Between this and the Homeland finale, we’re getting the impression a memo was handed down from on high at Showtime informing all their shows to go totally left-field for their finales.
We wish there was a camera trained on our faces during the opening montage of Noah’s fuckfest. Never before have our lips been so curled in disgust at the sight of a man having that much sex. Not for prudish reasons or because we were invested in his marriage or his affair, but because it was, without a doubt, one of the absolute LAMEST sequences we’ve seen on television all year long. When we think about the subtlety and dream-like atmosphere of the first few episodes of this season and then mentally crash cut to Noah’s ’80s Teen Sex Comedy Adventures, it’s a shift so drastic that we feel almost insulted by it. All that ruminating on the nature of memory and the dangers of relying on autobiographical stories for facts and we get a silly sequence like that to cap it off. Worse, it was followed by the equally-as-eyeroll-worthy “Noah writes a best-selling novel and wins the admiration of total strangers” montage. With so much time spent on examining and re-examining the actions and motivations of the two main characters throughout most of this season, it just comes off unbelievably cheesy to suddenly skip around the story so much and in such an unimaginative fashion. The only thing that was missing were spinning newspaper headlines and calendar pages being ripped away to show the passage of time. And yes, we realize that we’re looking at Noah’s subjective view of his own life, and we absolutely agree that he has a tendency to inflate his appeal to other people to an embarrassing extent, but this was so stylistically off and so different from every other time he told his story that it just took us right out of it.
Which isn’t to say we hated the episode completely. Like a lot of what Homeland did this season, the story became disappointingly melodramatic but undeniably entertaining at parts. The showdown in (and/or outside of) the Lockhart family kitchen was simultaneously ludicrously unlikely and can’t-look-away mesmerizing. On the other hand, it’s kind of hard not to produce fireworks when you throw your entire cast into one unlikely situation and force them all to shout deeply uncomfortable things at each other. In a way, it’s almost a dramatic cheat. And we have to admit that the one thing that caused us to vocalize our disgust out loud was the end of the scene, when Noah and Alison rushed into each other’s arms – with his wife and daughter, as well as her husband WHO JUST GOT TALKED OUT OF KILLING THEM ALL SECONDS AGO, mere feet away from them. Even taking into account the subjectivity of these recollections, that’s just a ridiculous action to ask the audience to accept.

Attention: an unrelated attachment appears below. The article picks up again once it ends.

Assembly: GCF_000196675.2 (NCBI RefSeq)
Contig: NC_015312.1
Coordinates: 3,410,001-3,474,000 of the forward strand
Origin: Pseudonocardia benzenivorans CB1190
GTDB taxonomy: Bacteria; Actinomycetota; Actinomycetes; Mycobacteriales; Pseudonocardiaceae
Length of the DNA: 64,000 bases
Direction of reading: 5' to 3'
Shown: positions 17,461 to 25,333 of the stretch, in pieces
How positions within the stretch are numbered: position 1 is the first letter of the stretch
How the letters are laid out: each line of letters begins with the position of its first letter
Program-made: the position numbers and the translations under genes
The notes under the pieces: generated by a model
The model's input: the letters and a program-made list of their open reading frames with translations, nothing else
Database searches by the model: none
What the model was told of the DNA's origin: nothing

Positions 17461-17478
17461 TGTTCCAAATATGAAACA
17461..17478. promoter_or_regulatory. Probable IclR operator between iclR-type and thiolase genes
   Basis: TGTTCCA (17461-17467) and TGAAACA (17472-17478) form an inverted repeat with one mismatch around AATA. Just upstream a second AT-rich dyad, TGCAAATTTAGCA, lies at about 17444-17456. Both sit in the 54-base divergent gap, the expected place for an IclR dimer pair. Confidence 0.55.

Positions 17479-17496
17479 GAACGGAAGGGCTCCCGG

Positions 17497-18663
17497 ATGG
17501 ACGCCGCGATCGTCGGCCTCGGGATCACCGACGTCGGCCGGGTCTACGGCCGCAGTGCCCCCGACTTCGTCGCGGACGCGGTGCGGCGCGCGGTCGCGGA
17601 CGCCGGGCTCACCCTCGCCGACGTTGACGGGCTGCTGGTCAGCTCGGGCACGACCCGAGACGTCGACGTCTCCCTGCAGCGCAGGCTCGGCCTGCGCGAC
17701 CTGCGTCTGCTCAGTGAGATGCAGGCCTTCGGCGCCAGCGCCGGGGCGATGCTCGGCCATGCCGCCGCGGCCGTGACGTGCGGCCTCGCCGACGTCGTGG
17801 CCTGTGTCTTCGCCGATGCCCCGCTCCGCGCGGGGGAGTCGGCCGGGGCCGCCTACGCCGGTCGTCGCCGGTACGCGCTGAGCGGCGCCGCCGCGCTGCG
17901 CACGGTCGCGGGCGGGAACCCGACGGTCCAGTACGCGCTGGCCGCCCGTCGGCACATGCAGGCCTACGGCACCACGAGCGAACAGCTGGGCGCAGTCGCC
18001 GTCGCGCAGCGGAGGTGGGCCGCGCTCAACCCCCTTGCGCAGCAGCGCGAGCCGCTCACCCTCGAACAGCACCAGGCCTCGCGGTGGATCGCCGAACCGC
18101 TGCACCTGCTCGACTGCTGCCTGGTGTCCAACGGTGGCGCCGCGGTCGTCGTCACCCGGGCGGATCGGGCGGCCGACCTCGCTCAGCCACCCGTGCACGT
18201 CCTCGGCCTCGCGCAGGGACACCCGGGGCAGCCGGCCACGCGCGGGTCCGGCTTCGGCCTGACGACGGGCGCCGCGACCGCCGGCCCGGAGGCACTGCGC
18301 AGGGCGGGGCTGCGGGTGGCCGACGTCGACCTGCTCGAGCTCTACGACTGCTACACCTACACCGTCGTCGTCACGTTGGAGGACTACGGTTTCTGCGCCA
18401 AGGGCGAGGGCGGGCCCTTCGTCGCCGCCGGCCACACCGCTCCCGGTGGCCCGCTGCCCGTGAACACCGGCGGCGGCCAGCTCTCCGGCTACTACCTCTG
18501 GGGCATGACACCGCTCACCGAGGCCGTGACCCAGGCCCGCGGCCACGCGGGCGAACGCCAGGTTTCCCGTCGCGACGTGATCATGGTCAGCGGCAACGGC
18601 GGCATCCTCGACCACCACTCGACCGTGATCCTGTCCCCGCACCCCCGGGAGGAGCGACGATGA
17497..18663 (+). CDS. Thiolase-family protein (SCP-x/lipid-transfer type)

Speaking of which, there was a significant ramping up of the differences in the stories with that one scene. Alison manages to erase several people from the scene completely while Noah (typically) inflates his own manliness and force of personality; forever portraying himself as some alpha male when the truth is much sadder and more obvious. We don’t mind the ways in which these differences manifested this time. It makes a certain amount of sense that Alison would only really see Cole and Noah in that scene. Note how much nastier Helen is in Alison’s version and you can see why it could diverge so much from Noah’s. It seems that the longer this show goes on, the more frustrated the audience has become at this conceit. We don’t find it as hard to accept but we do find the choices made to be occasionally arbitrary and meaningless, which muddles the concept significantly. And like many of the viewers, we think the story would be improved tremendously by allowing some of the other players their turn at telling their version.
At least we got some answers to long-lingering questions. Are we the only ones who found them disappointing in their obviousness? So Alison and Noah live in the city and have a child together. Shrug. We’d probably feel something about that revelation if we saw any real progression toward it, both in a narrative and in an emotional sense. That’s the problem with stories that place such a value on jumping around the timeline to keep the audience invested. It skips a lot of the emotional progression of the characters.
Even so, there were some truly great performances and it’s becoming increasingly obvious that the real MVPs of acting on this show are the two spouses, not the two leads. Maura Tierney has had several chances this season to demonstrate her skills, but this was the first time we saw Joshua Jackson acting on this level. In fact, their performances were both so good that they pretty much elevated the episode from being a Knot’s Landing knockoff into something more profound. A little more reliance on the skills of the cast and a little less on too-clever scripts would be a huge step in the right direction for this show.
[Photo Credit: Showtime]
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